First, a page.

Gingerbread cookies, gingerbread houses, the Gingerbread Man book, and the Gingerbread Baby are classics for the holiday season. With these FREE speech therapy gingerbread activities, you can target almost any speech and language skill.
First off, these FREE materials are for the following books:
- The Gingerbread Man
- The Gingerbread Baby (my personal favorite)
Note: Personally, I think the original Gingerbread Man book is quite traumatizing. I know some like it, so I made who/where picture cards. I am more comfortable with the ending of the Gingerbread Baby. If you haven't read this book yet, PLEASE DO! It's amazing and has a lot more language practice and better illustrations. Click on image below for more info.
These story companions are meant to be functional and meaningful. There are prompts, visuals, and cues. These materials can be used to pre-teach vocab, practice answering questions, expanding utterances, categorization, etc...
Access Speech Therapy Gingerbread Activities
To download your FREE gingerbread activities, please fill out the form below. Once you have your materials, come back here and grab ideas on how to use them!
If you need the book, click the link below:
There are 3 different activities:
- Filling a basket with gingerbread cookies
- Decorating a gingerbread cookie
- Decorating a gingerbread house
You will practice MANY different speech and language skills. Read below for some ideas.
To work on vocabulary with young children, skip the flashcards. Seriously, skip them! Please! The best way to learn vocabulary is through structured play. While completing the gingerbread activities, focus on the following vocabulary words:
Following Directions: Preschool to Early Elementary
Following directions requires a person to know vocabulary, have working memory skills, and adequate attention.
Below are practice ideas for following directions while either decorating a gingerbread man/house or filling a basket with gingerbread cookies.
Remember, to be aware of your child's/student's language ability and receptive vocabulary. Pay attention to the "direction words" that you use.
Sequential: This direction is multi-step where something has to be done first, second, etc..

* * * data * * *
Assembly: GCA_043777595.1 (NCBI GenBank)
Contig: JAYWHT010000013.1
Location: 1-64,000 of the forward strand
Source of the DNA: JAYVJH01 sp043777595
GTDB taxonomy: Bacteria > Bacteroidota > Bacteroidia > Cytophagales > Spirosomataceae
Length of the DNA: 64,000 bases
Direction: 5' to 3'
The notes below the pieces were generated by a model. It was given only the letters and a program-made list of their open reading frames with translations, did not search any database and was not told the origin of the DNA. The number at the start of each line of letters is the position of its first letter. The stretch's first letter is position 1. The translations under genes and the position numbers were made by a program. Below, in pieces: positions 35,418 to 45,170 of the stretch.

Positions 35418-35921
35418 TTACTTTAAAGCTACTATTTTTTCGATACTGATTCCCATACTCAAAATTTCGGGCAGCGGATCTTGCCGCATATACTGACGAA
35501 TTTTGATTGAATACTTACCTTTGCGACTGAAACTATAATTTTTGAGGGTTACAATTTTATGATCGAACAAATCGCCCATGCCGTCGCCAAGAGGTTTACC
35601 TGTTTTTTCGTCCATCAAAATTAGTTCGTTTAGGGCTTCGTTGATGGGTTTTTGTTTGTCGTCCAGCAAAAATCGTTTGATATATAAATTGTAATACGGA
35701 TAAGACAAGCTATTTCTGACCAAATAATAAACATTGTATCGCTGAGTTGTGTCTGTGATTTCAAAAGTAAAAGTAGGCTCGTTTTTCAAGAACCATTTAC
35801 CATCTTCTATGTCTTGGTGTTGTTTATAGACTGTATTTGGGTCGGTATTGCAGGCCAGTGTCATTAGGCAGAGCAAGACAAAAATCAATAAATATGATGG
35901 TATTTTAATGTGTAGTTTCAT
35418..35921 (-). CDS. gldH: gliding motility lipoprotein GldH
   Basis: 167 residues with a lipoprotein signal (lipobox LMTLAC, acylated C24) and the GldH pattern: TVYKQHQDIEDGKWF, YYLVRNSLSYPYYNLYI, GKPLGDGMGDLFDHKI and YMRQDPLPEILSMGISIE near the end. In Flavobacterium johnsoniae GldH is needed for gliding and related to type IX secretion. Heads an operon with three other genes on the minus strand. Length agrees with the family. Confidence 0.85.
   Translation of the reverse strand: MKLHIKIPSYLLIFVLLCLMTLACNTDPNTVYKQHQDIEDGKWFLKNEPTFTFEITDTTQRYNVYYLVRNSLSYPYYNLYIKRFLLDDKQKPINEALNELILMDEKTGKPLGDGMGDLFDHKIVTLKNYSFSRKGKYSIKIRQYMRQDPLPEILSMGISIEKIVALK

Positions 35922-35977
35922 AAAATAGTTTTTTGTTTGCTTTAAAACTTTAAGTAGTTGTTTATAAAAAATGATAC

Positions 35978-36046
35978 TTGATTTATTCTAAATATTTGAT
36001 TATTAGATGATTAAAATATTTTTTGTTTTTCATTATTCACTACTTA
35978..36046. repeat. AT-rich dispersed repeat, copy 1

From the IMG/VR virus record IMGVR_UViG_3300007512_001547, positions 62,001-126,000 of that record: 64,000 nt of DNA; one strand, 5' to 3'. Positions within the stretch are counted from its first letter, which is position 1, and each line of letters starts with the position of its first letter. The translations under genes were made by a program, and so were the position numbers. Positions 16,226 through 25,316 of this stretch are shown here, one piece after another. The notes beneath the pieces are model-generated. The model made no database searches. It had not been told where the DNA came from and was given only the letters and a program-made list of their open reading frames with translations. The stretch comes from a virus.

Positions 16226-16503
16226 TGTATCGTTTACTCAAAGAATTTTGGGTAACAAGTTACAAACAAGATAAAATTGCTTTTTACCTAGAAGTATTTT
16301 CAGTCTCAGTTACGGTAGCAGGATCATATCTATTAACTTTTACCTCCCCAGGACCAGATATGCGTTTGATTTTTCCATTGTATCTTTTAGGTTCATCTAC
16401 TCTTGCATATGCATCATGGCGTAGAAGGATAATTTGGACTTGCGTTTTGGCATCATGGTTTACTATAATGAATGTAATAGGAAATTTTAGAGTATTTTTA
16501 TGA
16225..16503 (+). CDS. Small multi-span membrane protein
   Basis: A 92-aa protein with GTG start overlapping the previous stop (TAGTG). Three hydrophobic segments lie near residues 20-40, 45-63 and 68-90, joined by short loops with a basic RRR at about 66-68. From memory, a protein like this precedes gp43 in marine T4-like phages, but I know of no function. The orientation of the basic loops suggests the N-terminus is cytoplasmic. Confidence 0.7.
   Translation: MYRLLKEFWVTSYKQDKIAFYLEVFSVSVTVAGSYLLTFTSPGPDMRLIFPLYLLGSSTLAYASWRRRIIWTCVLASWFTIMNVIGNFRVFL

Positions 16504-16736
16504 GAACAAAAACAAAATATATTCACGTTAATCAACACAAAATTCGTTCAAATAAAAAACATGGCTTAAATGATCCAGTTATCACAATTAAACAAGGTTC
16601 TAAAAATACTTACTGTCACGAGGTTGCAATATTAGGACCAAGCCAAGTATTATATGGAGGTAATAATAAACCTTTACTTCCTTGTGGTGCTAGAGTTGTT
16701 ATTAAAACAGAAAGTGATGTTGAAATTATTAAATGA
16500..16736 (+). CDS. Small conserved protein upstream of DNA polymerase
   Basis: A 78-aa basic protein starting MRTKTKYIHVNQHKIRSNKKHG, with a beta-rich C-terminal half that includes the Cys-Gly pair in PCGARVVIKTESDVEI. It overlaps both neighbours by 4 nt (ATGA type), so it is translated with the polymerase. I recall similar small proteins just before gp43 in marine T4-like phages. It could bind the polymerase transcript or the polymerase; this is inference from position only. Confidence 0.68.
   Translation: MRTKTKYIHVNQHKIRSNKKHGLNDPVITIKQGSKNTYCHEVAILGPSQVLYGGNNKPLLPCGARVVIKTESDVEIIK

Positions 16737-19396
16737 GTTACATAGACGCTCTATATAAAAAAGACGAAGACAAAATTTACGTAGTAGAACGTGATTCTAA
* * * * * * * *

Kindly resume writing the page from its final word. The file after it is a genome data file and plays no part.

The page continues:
- First, glue on the eyes and then glue on the smile.
Before/After: This is a temporal direction. Your child has to do something before or after he/she does something else. This is TRICKY!
- Before you put the star cookie in your basket, put a gingerbread man in your basket.
Spatial: Give a direction which contains a spatial aspect (under, over, above)
- Put the candy cane under the sucker
Basic: Basic means one-step, simple directions. If your child is having trouble, start here!
- Give me a cookie
Complex Language Tasks: Toddler to Early Elementary Students
This is my FAVORITE language game. If you have been here before, you know all about it. If you are new, keep reading!
No Hands (How to Play):
For this game, put all the cookies, candy, or gingerbread parts (whichever activity you are doing) on the table. Cut them out ahead of time.
Each child gets a turn to choose a decoration to glue on the house/basket/gingerbread man. HOWEVER, no one can point to the desired pictures (hence the "no hands" name).
Instead, each person has to describe which picture he/she wants using an attribute such as color, size, pattern, shape, category, or function.
You can also target:
- Grammar (verb tense, complete sentences, complex sentences)
- Length of utterance
Cueing strategies: If a child is having trouble describing a desired picture, I use the pictures themselves as visual prompts.
For example, if a student says I want a cookie, I will lie out all the cookies. Then, I will prompt for another category such the color or size. As the student adds another descriptive vocabulary word, I will take the necessary cookies away and this will continue until one cookie is left.
Then, the student repeats the whole phrase. For example, "I want the small cookie with red stripes."
After a few times with this game, oral vocabulary improves!
Executive Functioning: Toddler to Early Elementary
Executive function skills are the abilities to plan, control impulses and emotions, multi-task, pay and shift attention, and organize. Executive functioning skills continue to develop as the frontal lobe continues to grow.
- Plan out everything needed to make a gingerbread house/fill a basket/decorate a gingerbread cookie.
- Sequence steps needed to complete the project. Focus on using sequence words while discussing steps.
- Talk about safety/rules when using glue and scissors.
You can practice articulation skills while completing any of the activities above.
Make a list of words containing the child's target sound before beginning an activity. Model many correct productions (auditory bombardment) and provide needed cues to help the child say the desired sound. If you need more information, read articulation therapy for how to do speech therapy at home and access free word lists!
If you use the printable activities (not story companions), you can use the games as a re-enforcer during drill practice. Once a child says a sound/word/sentence (you decide the amount), give him/her the desired picture to glue on paper.